What Billie Holiday is to the blues and Ella Fitzgerald is to jazz, Aretha Franklin reigns over soul as its beloved, uncontested Queen.
While her contemporaries Darlene Love, Mary Wells, Dionne Warwick, Diana Ross, Martha Reeves and Gladys Knight may have had a more sultry style, and while Tina Turner added rock ‘n’ roll rhythms to her R&B wall of sound, Franklin’s created her own robust soul stew. It has body, heart, muscle, it takes on a life of its own when it hits your ears and makes it impossible not to move and groove.
Nearly every kid who grew up in the 1960s probably recalls the first time they heard the Queen of Soul’s voice. For me, it was “Respect.” The sonic explosion of her gospel-trained pipes that blasted out of my tiny transistor radio in 1967 would become her signature anthem. In 1965, Otis Redding’s original version was a request for appreciation after bringing home the bacon every day. But Franklin reworked his lyrics into a war cry for women’s rights, insisting that her man showed respect when he comes home. Franklin and her sisters, Erma and Carolyn, who sang back-up, helped her come up with the idea of spelling out “R-E-S-P-E-C-T” midway (I thought that part was the coolest back in the day). They also repeated the popular catchphrase, “Sock it to me,” which I knew from the TV show “Laugh-In.” At some point, I figured out “TCB” stood for “Taking Care of Business.” I mean, this lady meant BUSINESS! The song ends with a warning that if she doesn’t get respect, she just might up and leave. Take that fool.
Her version of “Respect” treated her well, zooming to No. 1 on both the R&B and pop charts, while also serving as a call to arms in the fight for civil rights. It would garner her the first of 44 Grammy nominations and 18 wins in 1968 while competing in the newly created category of Best Female R&B Vocal Performance. She would go on to claim that honor five more years in a row as well as three other times.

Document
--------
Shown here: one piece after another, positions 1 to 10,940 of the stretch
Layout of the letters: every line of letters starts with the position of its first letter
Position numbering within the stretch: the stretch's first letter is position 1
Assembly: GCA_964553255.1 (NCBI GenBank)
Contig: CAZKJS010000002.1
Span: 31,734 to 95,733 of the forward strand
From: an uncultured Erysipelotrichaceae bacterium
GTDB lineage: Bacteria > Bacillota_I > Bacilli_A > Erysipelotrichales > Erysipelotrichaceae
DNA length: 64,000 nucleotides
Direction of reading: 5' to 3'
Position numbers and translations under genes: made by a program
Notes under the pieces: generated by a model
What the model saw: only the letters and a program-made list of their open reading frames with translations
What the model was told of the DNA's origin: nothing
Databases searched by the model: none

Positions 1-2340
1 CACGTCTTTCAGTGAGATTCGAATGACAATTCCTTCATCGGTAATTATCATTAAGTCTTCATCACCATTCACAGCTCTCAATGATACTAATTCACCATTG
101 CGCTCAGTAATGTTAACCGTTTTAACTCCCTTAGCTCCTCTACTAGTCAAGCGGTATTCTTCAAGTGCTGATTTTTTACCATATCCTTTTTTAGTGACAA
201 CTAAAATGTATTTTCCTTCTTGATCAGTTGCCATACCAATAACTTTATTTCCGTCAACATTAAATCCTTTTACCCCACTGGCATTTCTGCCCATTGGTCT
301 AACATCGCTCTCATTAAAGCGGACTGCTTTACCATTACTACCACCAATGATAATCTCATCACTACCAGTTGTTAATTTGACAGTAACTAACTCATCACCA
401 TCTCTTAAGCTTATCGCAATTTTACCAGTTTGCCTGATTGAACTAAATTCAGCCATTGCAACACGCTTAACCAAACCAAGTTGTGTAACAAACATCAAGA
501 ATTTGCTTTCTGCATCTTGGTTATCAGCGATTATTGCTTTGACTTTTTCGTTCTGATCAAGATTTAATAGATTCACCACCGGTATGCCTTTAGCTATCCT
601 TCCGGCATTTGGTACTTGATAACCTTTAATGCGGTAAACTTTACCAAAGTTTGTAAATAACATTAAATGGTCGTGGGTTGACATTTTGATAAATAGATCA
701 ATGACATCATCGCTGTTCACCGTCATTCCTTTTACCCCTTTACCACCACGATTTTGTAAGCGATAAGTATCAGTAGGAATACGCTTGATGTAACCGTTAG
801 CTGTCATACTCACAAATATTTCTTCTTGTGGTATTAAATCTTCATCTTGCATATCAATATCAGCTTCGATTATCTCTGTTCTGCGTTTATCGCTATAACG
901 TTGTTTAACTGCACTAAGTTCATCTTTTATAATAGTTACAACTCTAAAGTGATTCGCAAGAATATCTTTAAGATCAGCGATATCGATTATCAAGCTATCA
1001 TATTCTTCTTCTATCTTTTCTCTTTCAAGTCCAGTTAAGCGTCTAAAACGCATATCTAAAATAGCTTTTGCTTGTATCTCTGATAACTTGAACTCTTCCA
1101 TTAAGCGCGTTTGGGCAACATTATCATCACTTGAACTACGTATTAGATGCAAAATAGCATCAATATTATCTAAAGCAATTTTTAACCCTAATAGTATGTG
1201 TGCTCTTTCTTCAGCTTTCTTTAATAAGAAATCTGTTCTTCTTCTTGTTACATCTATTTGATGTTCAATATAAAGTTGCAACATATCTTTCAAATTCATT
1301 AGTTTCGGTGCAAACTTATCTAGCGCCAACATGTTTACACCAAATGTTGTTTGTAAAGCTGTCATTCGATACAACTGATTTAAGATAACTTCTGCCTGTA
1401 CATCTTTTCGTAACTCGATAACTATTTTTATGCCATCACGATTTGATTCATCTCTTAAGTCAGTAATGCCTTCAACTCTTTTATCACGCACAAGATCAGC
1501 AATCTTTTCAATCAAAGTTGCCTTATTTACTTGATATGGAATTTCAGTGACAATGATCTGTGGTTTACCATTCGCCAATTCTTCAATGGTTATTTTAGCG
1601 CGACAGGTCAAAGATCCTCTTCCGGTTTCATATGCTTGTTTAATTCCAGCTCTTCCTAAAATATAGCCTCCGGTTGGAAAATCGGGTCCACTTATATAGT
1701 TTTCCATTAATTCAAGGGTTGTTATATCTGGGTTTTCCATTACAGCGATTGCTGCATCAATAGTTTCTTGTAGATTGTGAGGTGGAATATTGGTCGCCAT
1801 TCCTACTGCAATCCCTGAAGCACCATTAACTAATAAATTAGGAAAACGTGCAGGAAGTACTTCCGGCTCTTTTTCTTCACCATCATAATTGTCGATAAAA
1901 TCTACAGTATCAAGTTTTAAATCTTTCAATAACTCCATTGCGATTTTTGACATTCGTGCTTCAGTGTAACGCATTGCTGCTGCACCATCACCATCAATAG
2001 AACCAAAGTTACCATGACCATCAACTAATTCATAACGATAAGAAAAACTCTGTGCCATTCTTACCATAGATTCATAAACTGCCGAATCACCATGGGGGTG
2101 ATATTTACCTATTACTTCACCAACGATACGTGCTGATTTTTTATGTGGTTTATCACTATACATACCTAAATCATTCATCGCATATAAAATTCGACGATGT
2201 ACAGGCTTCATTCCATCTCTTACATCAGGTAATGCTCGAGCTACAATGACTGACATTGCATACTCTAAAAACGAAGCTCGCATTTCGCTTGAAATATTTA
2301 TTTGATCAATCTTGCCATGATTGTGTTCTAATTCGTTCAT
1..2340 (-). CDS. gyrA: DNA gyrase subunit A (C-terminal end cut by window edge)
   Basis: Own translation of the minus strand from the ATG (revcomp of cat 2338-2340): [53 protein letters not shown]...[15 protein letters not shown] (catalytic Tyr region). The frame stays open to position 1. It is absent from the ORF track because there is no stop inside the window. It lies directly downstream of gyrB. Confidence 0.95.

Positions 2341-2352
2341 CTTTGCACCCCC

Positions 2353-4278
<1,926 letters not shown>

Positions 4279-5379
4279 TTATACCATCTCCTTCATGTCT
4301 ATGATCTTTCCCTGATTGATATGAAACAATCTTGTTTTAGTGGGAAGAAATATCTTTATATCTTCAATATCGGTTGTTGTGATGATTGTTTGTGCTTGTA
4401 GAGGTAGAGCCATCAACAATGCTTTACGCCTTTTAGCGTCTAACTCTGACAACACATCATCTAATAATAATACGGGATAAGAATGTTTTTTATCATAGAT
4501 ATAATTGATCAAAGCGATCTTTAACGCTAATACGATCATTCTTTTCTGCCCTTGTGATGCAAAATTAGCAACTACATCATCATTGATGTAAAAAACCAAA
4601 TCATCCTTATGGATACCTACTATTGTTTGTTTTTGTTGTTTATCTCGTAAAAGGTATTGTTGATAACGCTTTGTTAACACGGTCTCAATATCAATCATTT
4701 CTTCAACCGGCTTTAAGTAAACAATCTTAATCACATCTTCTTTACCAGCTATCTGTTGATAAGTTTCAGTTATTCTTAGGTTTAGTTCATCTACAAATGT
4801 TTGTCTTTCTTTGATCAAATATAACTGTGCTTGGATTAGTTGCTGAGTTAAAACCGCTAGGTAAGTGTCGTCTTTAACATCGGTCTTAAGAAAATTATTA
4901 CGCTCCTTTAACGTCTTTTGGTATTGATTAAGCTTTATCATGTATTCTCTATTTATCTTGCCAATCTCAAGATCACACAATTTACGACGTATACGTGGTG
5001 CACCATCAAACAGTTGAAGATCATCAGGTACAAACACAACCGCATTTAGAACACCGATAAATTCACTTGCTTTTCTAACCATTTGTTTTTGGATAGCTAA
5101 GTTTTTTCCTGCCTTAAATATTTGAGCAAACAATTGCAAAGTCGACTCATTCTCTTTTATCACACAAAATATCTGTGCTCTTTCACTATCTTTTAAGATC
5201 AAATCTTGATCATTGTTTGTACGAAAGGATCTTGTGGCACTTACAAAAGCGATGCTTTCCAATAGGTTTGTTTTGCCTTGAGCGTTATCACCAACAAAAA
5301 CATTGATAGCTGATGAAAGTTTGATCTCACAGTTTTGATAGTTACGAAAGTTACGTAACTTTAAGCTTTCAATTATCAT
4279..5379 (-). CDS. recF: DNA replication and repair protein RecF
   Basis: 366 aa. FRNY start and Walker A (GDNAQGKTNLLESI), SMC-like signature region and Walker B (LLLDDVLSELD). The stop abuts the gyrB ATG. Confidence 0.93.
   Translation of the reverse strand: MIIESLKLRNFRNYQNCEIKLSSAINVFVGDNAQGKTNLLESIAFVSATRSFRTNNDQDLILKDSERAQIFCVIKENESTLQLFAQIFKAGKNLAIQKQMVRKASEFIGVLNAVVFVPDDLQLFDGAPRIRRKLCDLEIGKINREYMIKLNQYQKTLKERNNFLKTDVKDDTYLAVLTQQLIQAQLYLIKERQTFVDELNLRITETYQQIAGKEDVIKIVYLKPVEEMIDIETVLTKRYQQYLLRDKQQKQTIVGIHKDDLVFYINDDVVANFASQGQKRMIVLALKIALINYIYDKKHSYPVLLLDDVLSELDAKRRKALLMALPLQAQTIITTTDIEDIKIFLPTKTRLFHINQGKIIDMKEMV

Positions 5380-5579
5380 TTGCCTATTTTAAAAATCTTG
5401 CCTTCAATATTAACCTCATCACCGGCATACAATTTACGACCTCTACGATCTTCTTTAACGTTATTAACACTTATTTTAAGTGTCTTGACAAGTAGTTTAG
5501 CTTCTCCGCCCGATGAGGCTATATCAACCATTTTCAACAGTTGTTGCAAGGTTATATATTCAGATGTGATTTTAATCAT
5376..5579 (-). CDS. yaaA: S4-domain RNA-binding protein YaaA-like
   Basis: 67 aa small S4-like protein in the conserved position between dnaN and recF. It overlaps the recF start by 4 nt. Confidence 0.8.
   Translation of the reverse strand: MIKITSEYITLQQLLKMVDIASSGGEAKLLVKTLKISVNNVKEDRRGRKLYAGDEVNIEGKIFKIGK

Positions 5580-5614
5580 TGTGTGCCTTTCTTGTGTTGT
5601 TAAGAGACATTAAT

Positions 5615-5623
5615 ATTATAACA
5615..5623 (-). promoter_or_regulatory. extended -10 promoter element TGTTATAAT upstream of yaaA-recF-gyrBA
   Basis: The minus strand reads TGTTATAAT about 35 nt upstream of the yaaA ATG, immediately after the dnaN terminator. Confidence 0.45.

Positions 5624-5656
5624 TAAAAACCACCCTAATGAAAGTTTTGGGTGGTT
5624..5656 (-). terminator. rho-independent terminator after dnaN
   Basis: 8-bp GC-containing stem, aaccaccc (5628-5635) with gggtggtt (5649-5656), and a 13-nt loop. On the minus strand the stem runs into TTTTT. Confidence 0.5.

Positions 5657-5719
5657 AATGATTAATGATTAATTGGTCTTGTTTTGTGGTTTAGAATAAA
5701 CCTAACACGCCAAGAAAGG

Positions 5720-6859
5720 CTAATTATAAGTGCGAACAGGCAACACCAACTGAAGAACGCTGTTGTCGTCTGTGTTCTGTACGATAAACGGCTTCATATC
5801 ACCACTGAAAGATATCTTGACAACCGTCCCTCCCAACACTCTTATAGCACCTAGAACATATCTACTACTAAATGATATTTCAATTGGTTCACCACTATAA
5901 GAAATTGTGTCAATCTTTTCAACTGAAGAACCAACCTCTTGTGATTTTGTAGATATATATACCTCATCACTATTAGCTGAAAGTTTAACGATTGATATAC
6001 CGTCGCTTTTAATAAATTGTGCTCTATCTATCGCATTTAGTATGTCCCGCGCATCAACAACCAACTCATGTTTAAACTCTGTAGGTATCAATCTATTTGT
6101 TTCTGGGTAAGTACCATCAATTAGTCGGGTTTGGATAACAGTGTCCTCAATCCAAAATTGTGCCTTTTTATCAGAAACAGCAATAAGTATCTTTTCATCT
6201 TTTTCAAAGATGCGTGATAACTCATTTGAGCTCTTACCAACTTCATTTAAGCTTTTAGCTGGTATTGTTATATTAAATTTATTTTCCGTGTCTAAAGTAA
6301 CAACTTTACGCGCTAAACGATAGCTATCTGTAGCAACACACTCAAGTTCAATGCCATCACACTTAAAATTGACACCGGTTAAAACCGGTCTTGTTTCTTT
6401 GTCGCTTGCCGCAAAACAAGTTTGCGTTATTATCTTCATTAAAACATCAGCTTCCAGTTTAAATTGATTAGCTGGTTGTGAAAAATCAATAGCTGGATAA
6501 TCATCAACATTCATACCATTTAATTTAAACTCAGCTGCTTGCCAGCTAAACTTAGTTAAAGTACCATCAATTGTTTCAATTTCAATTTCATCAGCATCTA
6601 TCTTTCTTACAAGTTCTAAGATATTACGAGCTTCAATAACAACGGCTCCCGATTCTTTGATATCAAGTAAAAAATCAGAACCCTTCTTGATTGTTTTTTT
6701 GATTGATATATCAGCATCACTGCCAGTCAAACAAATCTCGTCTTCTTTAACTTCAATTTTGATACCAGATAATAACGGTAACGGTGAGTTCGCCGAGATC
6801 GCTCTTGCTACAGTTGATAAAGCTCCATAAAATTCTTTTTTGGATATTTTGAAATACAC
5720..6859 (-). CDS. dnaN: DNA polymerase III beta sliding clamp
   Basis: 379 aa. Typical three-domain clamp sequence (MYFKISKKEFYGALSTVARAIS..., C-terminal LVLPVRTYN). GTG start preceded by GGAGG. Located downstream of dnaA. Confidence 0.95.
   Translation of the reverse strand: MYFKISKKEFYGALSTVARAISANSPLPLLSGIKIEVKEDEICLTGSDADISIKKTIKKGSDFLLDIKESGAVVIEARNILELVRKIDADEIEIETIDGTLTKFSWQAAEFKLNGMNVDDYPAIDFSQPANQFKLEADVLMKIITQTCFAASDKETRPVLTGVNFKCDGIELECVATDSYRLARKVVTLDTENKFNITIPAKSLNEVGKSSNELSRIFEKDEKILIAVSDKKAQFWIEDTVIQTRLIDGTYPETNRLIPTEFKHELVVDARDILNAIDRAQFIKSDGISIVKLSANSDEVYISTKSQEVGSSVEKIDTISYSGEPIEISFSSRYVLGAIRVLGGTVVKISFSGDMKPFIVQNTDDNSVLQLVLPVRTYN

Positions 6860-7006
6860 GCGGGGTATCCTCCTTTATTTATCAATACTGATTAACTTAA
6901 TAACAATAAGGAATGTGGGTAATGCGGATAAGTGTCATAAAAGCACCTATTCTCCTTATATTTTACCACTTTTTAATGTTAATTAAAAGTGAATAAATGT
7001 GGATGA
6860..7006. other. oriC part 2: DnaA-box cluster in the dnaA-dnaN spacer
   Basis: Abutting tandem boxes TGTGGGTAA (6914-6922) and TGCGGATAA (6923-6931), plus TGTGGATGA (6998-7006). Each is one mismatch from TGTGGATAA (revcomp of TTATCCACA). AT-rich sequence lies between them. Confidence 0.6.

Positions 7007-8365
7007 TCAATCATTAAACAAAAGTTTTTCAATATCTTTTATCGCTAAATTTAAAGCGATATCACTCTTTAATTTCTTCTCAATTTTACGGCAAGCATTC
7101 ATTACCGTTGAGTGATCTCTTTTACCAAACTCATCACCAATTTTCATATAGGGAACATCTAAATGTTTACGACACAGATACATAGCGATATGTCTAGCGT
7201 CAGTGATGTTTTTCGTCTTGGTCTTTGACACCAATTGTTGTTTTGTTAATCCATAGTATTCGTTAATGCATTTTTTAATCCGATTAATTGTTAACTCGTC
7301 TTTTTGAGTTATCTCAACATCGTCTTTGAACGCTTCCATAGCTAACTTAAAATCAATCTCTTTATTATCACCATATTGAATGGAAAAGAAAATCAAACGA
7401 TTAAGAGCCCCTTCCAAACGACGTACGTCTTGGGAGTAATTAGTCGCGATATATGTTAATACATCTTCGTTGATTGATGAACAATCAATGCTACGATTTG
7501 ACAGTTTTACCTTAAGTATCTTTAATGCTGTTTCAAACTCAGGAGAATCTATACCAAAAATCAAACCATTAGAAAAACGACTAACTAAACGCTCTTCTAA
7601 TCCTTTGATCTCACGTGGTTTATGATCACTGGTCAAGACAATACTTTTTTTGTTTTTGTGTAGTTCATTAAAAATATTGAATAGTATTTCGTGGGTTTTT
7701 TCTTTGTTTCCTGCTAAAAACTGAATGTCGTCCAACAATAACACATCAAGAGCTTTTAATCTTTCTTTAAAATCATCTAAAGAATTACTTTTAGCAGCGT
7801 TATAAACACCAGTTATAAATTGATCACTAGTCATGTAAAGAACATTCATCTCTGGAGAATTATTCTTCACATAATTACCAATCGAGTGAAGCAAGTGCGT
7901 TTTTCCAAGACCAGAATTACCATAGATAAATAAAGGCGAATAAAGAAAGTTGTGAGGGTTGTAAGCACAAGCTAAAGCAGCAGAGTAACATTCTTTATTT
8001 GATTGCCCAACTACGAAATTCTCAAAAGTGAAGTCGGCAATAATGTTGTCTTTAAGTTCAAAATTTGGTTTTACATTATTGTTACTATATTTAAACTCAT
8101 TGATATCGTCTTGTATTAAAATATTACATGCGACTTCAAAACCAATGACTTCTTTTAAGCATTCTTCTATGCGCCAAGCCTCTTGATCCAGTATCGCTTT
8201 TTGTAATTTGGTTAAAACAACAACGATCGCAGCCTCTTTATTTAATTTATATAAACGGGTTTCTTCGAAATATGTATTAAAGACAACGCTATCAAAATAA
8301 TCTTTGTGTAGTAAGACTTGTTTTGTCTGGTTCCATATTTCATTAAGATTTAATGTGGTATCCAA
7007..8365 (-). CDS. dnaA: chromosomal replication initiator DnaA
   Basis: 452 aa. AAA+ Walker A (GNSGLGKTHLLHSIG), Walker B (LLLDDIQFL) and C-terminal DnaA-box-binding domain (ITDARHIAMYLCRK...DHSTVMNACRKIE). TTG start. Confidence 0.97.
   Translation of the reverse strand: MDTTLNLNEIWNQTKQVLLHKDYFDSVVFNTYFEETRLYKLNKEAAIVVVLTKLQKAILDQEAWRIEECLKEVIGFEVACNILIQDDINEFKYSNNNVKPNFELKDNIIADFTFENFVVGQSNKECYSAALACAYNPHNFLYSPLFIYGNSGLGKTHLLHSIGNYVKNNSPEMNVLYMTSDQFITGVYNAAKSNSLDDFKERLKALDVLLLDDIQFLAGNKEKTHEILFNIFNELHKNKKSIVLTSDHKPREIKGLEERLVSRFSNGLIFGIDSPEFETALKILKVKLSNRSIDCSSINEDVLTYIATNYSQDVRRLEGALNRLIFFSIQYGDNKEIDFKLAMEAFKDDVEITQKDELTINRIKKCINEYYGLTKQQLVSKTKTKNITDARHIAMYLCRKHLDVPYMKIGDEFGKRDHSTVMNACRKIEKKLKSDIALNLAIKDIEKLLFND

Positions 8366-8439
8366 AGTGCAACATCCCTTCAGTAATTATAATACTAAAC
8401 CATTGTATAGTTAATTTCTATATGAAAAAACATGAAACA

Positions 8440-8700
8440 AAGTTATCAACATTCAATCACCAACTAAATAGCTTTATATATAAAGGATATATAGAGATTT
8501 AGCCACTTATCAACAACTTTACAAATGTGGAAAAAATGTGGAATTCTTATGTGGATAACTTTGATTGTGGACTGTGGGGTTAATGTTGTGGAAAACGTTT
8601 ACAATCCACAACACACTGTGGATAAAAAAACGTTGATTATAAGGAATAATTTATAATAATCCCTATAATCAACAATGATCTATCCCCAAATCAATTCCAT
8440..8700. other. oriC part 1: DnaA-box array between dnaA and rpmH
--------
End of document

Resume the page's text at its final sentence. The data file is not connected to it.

One man who was impressed? Redding. At the Monterey Pop Festival during the summer that Franklin’s version was unavoidable, he jokingly described “Respect” as the song “that girl took away from me, a friend of mine, this girl just took this song.”
As I got older, I also appreciated another of her odes to feminine fortitude, “Think.” This one was a clear warning signal to a man doing her wrong, with its siren call of “Freeeedooooom!” But my favorite version is in the 1980 comedy “The Blues Brothers.” When Jake and Elwood (John Belushi and Dan Aykroyd visit her character’s soul food café so they can stage a reunion of their former band. When Franklin spies these two in her diner, she tells her husband, “We’ve got two honkies out there dressed like Hassidic diamond merchants.” When she hears they are about to recruit her cook and dishwasher, she gives them a musical piece of her mind with a rousing sped-up version of “Think,” complete with backup singers. That she is wearing pink bedroom slippers that match her waitress outfit always tickles me. They leave anyway, but let her have the last word – an appropriate four-letter expletive.
Another Aretha song that got under my skin is 1985’s “Freeway of Love,” just before Franklin became the first female performer to be inducted into the Rock and Roll Hall of Fame. It was the music video that really got me hooked, one that played nearly non-stop on MTV and recruited a younger audience for her music. It was a very model of a summer top-down driving song with its reference to a pink Cadillac and images of a Detroit car assembly line. The catchy tune would earn her a 12th Grammy and an MTV award. That same year, how I wish that she and Annie Lennox of The Eurythmics would have done a whole album of duets and not just the glorious “Sisters Are Doin’ It for Themselves,” which was nominated for a Best R&B Performance by a Duo or Group With Vocals Grammy.
Franklin certainly has had her share of health problems over the years along with her career highs and lows. But just give her the right hat — preferably a gray one with a large bow studded with custom Swarvoski crystals — and a patriotic song to belt such as “My Country, ‘Tis of Thee,” and she will steal the show – as President Barack Obama learned during his first inauguration in 2009.
And when the singer participated in the 2015 Kennedy Center Honors ceremony as part of a salute to songwriter Carole King by performing her “(You Make Me Feel Like) a Natural Woman” while accompanying herself on the piano, Franklin earned a standing ovation midway through just by dropping her full-length fur coat to the stage. That was after the camera caught President Obama wiping his eyes in the audience. His explanation for his teary response? “American history wells up when Aretha sings.” Amen to that.